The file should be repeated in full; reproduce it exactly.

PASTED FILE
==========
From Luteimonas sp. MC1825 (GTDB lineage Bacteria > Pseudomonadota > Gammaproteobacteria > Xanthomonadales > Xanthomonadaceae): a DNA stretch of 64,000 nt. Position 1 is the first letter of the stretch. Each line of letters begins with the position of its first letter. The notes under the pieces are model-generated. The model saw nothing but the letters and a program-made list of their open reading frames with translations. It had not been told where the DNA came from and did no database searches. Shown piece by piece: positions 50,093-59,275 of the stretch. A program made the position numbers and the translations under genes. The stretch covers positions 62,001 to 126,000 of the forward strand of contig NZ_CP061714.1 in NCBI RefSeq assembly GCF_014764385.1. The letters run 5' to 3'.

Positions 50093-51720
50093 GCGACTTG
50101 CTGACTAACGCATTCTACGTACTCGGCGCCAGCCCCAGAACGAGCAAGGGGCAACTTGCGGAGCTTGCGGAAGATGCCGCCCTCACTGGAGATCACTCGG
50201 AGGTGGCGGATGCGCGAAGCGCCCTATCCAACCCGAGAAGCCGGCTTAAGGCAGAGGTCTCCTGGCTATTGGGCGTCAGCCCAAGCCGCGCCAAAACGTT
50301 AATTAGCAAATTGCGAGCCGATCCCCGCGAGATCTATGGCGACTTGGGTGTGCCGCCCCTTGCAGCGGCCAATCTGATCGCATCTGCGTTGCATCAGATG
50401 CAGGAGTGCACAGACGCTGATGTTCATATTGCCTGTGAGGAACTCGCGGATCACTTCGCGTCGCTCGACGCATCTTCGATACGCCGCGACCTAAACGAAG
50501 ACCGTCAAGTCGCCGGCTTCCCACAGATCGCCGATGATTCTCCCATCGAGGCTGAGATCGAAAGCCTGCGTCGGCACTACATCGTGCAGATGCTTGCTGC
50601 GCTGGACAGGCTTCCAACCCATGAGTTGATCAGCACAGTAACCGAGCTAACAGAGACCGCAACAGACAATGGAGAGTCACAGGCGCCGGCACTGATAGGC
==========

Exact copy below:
From Luteimonas sp. MC1825 (GTDB lineage Bacteria > Pseudomonadota > Gammaproteobacteria > Xanthomonadales > Xanthomonadaceae): a DNA stretch of 64,000 nt. Position 1 is the first letter of the stretch. Each line of letters begins with the position of its first letter. The notes under the pieces are model-generated. The model saw nothing but the letters and a program-made list of their open reading frames with translations. It had not been told where the DNA came from and did no database searches. Shown piece by piece: positions 50,093-59,275 of the stretch. A program made the position numbers and the translations under genes. The stretch covers positions 62,001 to 126,000 of the forward strand of contig NZ_CP061714.1 in NCBI RefSeq assembly GCF_014764385.1. The letters run 5' to 3'.

Positions 50093-51720
50093 GCGACTTG
50101 CTGACTAACGCATTCTACGTACTCGGCGCCAGCCCCAGAACGAGCAAGGGGCAACTTGCGGAGCTTGCGGAAGATGCCGCCCTCACTGGAGATCACTCGG
50201 AGGTGGCGGATGCGCGAAGCGCCCTATCCAACCCGAGAAGCCGGCTTAAGGCAGAGGTCTCCTGGCTATTGGGCGTCAGCCCAAGCCGCGCCAAAACGTT
50301 AATTAGCAAATTGCGAGCCGATCCCCGCGAGATCTATGGCGACTTGGGTGTGCCGCCCCTTGCAGCGGCCAATCTGATCGCATCTGCGTTGCATCAGATG
50401 CAGGAGTGCACAGACGCTGATGTTCATATTGCCTGTGAGGAACTCGCGGATCACTTCGCGTCGCTCGACGCATCTTCGATACGCCGCGACCTAAACGAAG
50501 ACCGTCAAGTCGCCGGCTTCCCACAGATCGCCGATGATTCTCCCATCGAGGCTGAGATCGAAAGCCTGCGTCGGCACTACATCGTGCAGATGCTTGCTGC
50601 GCTGGACAGGCTTCCAACCCATGAGTTGATCAGCACAGTAACCGAGCTAACAGAGACCGCAACAGACAATGGAGAGTCACAGGCGCCGGCACTGATAGGC